Thursday, August 17, 2017

Setting the Record Straight on General Pershing and the "50 bullets" myth

Surprisingly, President Trump revisited a myth regarding General Pershing's behavior during his tour as U.S. Governor of the Phillipines' Moro Province from 1909-1913 (following the Spanish American War).  President Trump actually used this same story in March of 2016 when running for president.  At the time, the myth was fully fact checked and debunked.

... yet if it were true, it would be even more disturbing, as it involves a mythic use of "pigs blood" as a weapon against muslims.  The kind of anti-muslim stereotype and bias involved in that story, is much like the "blood libel" in that it uses a religious symbol or taboo as the mechanism of attack.  It is a medieval bias in imagery which should never be permitted.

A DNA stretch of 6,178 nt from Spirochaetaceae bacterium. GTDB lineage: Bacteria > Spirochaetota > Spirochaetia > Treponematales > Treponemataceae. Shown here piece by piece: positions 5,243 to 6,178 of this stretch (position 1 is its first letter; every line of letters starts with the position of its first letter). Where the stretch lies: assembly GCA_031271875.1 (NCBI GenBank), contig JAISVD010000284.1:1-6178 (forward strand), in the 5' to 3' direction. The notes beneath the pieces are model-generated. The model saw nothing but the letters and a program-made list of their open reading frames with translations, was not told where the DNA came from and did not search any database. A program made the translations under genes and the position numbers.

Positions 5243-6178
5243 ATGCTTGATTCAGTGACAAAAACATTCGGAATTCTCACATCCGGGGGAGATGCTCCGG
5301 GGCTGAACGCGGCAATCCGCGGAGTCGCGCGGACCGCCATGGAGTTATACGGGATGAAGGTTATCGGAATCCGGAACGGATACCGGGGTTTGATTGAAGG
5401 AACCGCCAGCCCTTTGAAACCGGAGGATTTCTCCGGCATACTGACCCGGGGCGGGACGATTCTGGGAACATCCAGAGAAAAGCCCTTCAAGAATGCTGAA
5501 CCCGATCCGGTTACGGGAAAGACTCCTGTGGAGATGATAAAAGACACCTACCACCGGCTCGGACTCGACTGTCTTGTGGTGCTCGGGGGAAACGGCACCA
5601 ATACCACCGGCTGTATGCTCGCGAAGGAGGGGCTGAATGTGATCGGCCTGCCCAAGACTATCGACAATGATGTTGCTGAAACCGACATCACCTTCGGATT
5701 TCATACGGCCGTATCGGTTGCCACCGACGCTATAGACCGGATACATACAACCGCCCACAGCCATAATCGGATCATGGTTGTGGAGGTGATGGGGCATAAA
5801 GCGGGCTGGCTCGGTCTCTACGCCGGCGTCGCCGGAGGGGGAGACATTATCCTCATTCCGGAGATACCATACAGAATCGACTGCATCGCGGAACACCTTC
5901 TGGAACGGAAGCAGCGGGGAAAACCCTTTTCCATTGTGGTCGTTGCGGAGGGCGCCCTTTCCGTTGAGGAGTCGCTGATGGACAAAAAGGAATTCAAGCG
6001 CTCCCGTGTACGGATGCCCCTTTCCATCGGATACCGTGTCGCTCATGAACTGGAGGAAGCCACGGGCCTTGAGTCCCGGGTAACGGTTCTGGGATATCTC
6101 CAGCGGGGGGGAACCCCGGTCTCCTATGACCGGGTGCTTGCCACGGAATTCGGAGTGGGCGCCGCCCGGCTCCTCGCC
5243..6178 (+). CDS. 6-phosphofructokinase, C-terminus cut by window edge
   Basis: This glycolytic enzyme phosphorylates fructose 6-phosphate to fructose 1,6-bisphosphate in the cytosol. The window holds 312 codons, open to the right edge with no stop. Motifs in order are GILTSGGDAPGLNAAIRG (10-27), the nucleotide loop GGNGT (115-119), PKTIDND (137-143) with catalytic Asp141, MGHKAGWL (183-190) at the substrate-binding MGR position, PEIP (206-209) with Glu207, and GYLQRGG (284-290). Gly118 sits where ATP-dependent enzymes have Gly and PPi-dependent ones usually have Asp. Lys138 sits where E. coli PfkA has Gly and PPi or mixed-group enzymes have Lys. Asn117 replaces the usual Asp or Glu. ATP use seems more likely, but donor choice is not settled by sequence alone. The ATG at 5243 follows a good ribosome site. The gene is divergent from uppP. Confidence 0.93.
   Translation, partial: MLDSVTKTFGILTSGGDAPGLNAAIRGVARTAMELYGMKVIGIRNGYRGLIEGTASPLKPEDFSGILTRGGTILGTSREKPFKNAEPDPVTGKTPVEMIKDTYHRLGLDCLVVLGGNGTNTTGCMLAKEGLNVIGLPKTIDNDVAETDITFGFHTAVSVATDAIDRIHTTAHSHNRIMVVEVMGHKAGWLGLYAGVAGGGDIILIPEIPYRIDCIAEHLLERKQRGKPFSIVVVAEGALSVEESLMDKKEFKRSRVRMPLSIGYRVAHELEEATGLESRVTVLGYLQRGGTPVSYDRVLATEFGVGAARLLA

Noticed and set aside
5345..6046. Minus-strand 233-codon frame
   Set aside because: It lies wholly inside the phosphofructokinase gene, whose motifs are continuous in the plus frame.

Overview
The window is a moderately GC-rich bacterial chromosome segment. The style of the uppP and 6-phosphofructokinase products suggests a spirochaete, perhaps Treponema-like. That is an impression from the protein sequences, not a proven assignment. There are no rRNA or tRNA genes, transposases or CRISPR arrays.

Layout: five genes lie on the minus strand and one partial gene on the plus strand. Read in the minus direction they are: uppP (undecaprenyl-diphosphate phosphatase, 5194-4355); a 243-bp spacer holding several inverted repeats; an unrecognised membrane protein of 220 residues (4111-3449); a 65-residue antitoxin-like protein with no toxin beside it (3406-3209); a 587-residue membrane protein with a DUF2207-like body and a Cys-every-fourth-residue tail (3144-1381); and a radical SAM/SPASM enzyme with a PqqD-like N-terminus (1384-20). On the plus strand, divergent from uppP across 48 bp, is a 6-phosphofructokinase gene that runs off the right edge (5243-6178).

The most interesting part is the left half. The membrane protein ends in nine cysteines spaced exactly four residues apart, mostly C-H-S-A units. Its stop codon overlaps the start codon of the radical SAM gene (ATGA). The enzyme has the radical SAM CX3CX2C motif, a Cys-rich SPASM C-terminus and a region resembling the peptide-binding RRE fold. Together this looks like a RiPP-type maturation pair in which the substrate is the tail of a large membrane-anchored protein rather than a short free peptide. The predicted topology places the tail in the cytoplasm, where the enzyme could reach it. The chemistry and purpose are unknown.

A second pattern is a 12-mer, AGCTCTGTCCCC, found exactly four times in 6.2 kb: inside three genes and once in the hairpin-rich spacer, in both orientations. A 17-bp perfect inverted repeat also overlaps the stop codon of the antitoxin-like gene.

For those who missed it, here is the debunking.

 I post this in the wake of today's horrible attack in Las Ramblas, Barcelona, with the hope that - tweets notwithstanding - facts and analysis can rule the day.


Tuesday, August 15, 2017

In the Wake of White Supremacist Violence in Virginia

In the Wake of White Supremacist Violence in Virginia 


Dear Friends,

The events of this week have taught us once again that the strength of our democracy lies in the freedom of speech accorded to every person of conscience, and that the greatest threat to our democracy comes when those words are used for hatred and violence.

What happened this week in Charlottesville, VA, was a cause for real concern, as neo-nazi groups united with other racists and "far right" fringe groups to join together and declare their hatred of all minorities ("non-whites"), and especially of Jews and African Americans.  The banding together is a troubling development, as such groups have acted in a much less cohesive fashion in the past.  The fruit of their labors was mayhem and murder, as dozens were hurt and one woman killed in riots and a terrorist attack on an intersection with an automobile.

Make no mistake:  the press only barely reported the Jew-hatred in the crowd.  Signs, shirts, slogans followed the rhetoric of the third reicht and Hitler.  Jews were blamed for all the stereotypes and conspiracies you can imagine, and more.  We were attacked.  You were attacked.